Day 7 of the A-to-Z challenge. G is for globular cluster, a spherical star cluster, sometimes containing hundreds of thousands of stars per cubic parsec at its core.
After the blaze of light subsides, you notice the collection immediately. Orbs of stars, swirling in a blizzard of chaotic patterns against a velvet backdrop. There are too many to count: all alike, yet each unique as a snowflake. Time melts away as you watch these globular clusters, transfixed as their stars circle the spiral galactic disks, scattering, merging with the galactic halo, burning out in the coldness of space.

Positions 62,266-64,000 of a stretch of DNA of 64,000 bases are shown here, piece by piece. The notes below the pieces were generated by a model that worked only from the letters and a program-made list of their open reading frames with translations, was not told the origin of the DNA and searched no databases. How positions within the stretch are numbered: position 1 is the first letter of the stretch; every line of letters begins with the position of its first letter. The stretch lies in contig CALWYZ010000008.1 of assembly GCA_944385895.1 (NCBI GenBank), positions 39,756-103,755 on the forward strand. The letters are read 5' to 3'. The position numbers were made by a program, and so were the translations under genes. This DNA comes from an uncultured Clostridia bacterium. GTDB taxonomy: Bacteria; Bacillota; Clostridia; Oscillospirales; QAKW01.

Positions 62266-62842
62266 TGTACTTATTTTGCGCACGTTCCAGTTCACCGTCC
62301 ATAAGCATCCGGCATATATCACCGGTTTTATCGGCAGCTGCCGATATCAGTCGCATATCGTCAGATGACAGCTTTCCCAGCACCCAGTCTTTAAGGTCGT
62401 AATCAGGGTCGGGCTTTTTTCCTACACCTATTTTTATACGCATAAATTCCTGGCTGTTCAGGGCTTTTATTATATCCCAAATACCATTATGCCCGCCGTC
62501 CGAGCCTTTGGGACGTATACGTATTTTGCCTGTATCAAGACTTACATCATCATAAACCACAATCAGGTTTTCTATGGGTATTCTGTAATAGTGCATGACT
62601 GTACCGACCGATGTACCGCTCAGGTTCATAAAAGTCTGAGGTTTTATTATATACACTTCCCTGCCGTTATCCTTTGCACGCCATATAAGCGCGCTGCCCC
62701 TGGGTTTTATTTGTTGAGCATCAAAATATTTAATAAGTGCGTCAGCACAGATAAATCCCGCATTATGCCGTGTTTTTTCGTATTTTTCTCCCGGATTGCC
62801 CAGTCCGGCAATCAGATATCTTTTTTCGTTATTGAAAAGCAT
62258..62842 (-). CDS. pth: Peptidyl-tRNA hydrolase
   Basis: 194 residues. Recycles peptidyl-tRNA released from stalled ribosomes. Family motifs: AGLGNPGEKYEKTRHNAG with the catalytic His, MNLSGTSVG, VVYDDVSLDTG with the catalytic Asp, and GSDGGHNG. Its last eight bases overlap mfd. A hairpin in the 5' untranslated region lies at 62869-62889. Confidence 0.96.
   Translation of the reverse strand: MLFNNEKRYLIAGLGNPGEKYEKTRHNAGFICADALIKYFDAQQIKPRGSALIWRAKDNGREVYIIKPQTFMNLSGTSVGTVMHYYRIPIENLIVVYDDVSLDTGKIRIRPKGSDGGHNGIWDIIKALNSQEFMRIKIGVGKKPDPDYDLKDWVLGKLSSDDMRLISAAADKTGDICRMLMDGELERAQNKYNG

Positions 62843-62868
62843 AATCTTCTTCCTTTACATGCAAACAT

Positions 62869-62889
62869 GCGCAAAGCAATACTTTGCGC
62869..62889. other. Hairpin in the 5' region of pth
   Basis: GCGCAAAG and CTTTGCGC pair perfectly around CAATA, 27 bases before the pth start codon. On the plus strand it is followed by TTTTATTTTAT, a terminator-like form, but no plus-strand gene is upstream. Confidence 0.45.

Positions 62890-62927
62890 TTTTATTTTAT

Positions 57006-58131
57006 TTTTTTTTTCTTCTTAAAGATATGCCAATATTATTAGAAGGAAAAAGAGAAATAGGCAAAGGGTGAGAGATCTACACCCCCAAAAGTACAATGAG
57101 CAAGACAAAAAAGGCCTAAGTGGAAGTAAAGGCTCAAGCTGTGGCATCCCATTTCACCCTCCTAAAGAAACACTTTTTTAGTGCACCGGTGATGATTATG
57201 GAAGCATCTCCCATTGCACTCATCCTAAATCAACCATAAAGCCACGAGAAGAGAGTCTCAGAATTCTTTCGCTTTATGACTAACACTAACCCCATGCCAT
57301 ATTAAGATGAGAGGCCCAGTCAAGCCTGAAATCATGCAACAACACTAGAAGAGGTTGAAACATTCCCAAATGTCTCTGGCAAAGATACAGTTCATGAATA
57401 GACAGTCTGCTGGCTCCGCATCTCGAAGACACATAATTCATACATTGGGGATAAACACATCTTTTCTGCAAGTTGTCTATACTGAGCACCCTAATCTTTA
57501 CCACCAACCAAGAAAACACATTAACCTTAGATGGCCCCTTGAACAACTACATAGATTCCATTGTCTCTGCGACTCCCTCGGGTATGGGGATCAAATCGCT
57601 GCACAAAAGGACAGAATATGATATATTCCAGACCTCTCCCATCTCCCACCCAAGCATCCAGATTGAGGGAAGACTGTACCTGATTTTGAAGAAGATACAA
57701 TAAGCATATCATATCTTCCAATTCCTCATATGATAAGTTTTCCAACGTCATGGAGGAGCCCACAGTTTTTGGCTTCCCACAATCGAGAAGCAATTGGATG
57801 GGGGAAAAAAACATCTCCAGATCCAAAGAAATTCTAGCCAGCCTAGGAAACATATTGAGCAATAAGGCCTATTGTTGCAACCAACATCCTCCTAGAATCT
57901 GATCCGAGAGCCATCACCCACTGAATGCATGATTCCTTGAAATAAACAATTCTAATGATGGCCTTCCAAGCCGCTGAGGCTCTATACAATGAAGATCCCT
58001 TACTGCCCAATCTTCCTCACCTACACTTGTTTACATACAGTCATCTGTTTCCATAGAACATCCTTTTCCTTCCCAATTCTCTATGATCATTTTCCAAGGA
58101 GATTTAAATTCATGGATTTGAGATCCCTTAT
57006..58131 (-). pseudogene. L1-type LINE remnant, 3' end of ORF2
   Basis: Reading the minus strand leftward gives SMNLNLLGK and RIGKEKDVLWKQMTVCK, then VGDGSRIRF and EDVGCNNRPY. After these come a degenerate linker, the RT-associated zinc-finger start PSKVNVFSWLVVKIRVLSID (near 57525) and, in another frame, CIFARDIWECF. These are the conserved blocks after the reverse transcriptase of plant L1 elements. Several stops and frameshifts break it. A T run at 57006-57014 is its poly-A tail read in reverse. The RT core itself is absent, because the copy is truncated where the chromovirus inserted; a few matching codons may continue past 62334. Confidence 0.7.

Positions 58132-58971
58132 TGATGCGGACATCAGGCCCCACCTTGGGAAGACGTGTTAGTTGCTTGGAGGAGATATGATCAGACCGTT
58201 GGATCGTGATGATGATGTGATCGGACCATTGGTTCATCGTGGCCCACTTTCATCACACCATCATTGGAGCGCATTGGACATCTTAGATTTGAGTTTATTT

Your eyes are drawn to one called Messier 5, and the closer you look, the more stars you see. Hundreds of thousands of pinpoints of light, older than the Earth, older than the majority of stars in the universe, but not eternal. Nothing lasts forever, you realize. A few tens of billions of years, and then the stars fade away.
As the dance of the stars settles down and the stellar embers disperse throughout the galaxy, you reach out with your insubstantial hands. Just once more.
M5. Public domain Hubble photo from NASA, via WikiMedia.